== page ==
e3 e3|d>eg e>dB|G2 G d2 B|e2 e d>cB|
A3 c3|e>fg B>AG|A>Be d>cB|A3 A3:|
O Chi, chi mi na mor-bheannaibh;
O Chi, chi mi na cor-bheannaibh;
O Chi, chi mi na coireachan —-
Chi mi na sgoraibh fo cheò.
1. Chi mi gun dàil an t-àit’ ‘s d’ rugadh mi,
Cuirear orm fàilt’ ‘s a’ chainnt a thuigeas mi;
Gheibh mi ann aoidh a’s gràdh ‘n uair ruigeam
Nach reicinn air tunnachan òir
5. Chi mi ann coilltean, chi mi ann doireachan,
Chi mi ann màghan bàn’ is torraiche,
Chi mi na féidh air làr nan coireachan,
Falaicht’ an trusgan do cheò.
6. Beanntaichean àrd’ is àillidh leachdainnean,
Sluagh ann an còmhnuidh ‘s còire cleachdainnean,
‘S aotram mo cheum a’ leum g’am faicinn,
A’s fanaidh mi tachdan le deòin.
Those are the three most popular verses out of the song. For more verses of the song go to:
Jim’s corrected MIDI file for this tune is found at:
The song’s original title is Duil ri Baile Chaolais Fhaicinn (Hoping to see Ballachulish). The information from An t-Oranaiche said that the original tune name was Johnny Stays Long at the Fair. The author of the song is Iain Cameron, and he wrote the song "on the first day of fall in 1856.
As argued many times, copying and pasting the transcription by another person aren’t much appreciated on this site. I was actually Nigel Gatherer’s student and refered to his transcription of the tune when learning it but invented my own version after listening to other settings. My version and the link to the sound file of it can be found in the comment space of this page: https://thesession.org/tunes/470
The title means "I can see the big mountains". Faoi cheo is "under fog"
I’m always amazed how close Scots Gallic is to Donegal Gaelic.
Instruments for Mist Covered Mountain….
Although I love pipes, and attend many MANY games, I have to say that this song sounds lovely with harp and whistle, guitar and whistle, harp and whistle and mandolin. We have a session group in Tacoma, WA that was just started this year- Tacoma Celtic Players- (search through Yahoo to find website) come join us!
Sorry to jump in here, as i am new.
However, here is a site: http://ingeb.org/songs/mistcovd.html
on there, you will see the credits are as follows:
from Archibald Sinclair’s "The Gaelic Songster. An t-Òranaiche" (Glasgow, 1879). Sinclair notes that the tune is called "Johnny stays long at the Fair," and that it was written on the first day of autumn, 1856, by Iain Camaron.
Hopefully this sheds some light.
If I can dig up some more, i’ll post it.
I like the C sharp at the end of the parts. It gives a "middle-age " touch to the tune.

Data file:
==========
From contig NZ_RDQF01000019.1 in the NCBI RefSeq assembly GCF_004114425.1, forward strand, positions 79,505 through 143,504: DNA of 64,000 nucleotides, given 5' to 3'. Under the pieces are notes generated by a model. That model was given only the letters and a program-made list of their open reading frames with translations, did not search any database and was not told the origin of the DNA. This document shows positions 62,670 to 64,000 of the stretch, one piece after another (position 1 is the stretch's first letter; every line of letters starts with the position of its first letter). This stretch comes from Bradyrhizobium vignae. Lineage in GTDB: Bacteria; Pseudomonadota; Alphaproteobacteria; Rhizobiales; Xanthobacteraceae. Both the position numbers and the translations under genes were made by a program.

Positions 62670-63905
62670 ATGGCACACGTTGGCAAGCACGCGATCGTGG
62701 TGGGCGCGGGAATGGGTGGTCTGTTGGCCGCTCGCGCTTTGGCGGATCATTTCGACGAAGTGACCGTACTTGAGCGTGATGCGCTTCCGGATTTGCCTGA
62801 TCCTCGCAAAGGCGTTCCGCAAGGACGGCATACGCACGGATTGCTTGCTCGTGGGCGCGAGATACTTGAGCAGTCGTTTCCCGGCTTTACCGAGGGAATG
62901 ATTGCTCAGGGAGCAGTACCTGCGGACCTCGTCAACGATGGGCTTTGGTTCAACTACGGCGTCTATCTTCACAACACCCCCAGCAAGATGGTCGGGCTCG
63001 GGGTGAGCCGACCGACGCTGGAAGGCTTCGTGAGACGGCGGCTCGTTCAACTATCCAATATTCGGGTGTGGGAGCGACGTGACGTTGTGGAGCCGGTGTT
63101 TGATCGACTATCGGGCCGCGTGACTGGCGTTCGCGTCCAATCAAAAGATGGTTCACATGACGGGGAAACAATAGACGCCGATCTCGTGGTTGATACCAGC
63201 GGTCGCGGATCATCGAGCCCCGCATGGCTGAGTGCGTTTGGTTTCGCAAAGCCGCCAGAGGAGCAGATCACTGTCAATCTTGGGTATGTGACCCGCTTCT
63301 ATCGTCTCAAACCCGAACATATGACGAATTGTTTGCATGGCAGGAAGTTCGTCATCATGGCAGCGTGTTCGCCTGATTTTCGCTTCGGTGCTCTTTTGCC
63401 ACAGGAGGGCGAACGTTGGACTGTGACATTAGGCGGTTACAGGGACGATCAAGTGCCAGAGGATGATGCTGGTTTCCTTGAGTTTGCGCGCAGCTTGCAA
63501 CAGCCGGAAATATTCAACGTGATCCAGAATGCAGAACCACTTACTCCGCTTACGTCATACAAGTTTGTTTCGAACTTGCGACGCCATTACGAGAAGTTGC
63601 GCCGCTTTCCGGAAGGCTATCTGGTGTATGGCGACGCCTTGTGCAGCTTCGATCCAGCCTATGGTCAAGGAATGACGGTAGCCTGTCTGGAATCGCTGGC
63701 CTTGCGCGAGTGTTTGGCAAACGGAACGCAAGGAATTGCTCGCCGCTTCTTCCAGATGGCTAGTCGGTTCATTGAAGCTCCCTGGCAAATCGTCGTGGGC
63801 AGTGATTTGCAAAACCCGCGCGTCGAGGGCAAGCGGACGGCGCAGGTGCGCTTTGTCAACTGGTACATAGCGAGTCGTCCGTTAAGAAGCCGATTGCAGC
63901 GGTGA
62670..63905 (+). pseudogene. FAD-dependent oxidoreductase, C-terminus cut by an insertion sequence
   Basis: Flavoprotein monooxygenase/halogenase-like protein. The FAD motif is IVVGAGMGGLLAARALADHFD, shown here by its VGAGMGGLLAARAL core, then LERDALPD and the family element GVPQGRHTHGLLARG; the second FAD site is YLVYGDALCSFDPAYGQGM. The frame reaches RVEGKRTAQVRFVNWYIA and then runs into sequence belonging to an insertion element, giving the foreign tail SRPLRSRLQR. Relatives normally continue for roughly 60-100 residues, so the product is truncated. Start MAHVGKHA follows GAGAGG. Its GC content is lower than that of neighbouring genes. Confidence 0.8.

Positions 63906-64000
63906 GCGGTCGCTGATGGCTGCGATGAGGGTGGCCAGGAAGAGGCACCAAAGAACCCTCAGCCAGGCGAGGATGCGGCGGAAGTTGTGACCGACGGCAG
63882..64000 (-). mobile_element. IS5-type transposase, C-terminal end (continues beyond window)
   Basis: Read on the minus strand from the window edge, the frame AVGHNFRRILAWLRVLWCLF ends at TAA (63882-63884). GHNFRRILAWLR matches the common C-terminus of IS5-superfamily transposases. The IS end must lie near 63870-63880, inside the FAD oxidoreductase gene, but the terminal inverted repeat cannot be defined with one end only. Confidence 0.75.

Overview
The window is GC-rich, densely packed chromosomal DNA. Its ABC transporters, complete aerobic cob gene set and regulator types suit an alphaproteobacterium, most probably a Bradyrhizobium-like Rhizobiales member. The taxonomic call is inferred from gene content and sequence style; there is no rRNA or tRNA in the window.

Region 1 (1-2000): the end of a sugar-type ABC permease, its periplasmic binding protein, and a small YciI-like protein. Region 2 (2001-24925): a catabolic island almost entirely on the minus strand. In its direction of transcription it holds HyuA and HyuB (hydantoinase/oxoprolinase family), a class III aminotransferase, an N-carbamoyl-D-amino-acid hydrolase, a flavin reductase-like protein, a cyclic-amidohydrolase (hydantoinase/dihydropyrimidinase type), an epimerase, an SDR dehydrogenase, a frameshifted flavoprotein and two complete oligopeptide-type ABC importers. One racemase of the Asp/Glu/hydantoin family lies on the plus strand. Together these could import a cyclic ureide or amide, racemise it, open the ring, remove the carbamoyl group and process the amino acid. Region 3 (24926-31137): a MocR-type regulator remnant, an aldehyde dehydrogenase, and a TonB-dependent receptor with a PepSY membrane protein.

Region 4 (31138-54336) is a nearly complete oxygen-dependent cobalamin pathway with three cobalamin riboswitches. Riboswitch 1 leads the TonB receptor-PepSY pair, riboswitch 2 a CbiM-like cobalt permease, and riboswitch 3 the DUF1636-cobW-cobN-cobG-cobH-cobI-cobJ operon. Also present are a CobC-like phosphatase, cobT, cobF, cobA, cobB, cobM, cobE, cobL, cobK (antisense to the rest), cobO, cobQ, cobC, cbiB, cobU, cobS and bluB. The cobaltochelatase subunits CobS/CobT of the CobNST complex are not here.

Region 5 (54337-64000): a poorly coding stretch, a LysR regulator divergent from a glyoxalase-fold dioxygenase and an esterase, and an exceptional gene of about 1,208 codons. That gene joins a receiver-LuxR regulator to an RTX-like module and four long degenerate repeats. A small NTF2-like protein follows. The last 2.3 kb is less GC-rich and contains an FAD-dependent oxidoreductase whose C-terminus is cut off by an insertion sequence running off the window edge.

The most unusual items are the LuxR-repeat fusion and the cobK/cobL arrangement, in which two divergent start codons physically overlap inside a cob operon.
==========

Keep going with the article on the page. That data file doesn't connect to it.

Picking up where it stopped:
S:Maggie Sansone : Mist & Stone
E |:A3 | A A/B/c/d/ |e A>B |A G E/F/ |G3|G>AB| BA>B| AGE |c>Bc|d>cd|e>fg|BAG|A<e^c |d>=cB|A>GA|A2z:||e|:e2e |e2e |d>eg |e>d B/A/ |G2G|d2d|e2e| dcB| c>Bc|d>cd|e>fg|BAG|A<e^c |d>=cB|A>GA|A2z:||
oups! K: ADor…
I really like this tune. It did feature on the soundtrack of "Local Hero", that’s where I got it from (that version differs in a few notes from the settings on this site, but it’s the same tune nonetheless). I thought Knopfler’s "Local Hero" theme music was brilliant, and I’m sure (well, hope) he’s honest enough not to claim "The Mist-Covered Mountain" as one of his own compositions.
I’m told that the film was inspired not by the West Highland coast where it was actually made, but by Shetland at the outset of the oil boom.
And that’s incidentally where I first heard the film soundtrack, working there in summer ‘87 with a group of archaeologists: someone had a tape, and it became our soundtrack for the duration.
I’ve just been trying to figure out why this tune is familiar. Isn’t it a bit like the Mist Covered Mountains of Home which John Renbourne plays? The rhythm is different but the shape’s the same.
maybe I should have looked at the first comment abover first!
"The song’s original title is Duil ri Baile Chaolais Fhaicinn (Hoping to see Ballachulish)" -wrong
The original title is "Chì mi na mòrbheanna" with the accents. Its literal translation is "Will see me the mountains"
Chi = will see
mi = me
na = the (in this case)
morbheanna = mountains
When you apply english grammer it becomes "I will see the mountains" refering to the mountains of Scotland. It’s a scottish gaelic song written by highlander Iain Camshròin around the mid 1850s. He wrote it in Cape Breton NS (where I’m from). A place where in some parts scottish gaelic is still regularly spoken.
Forgot to mention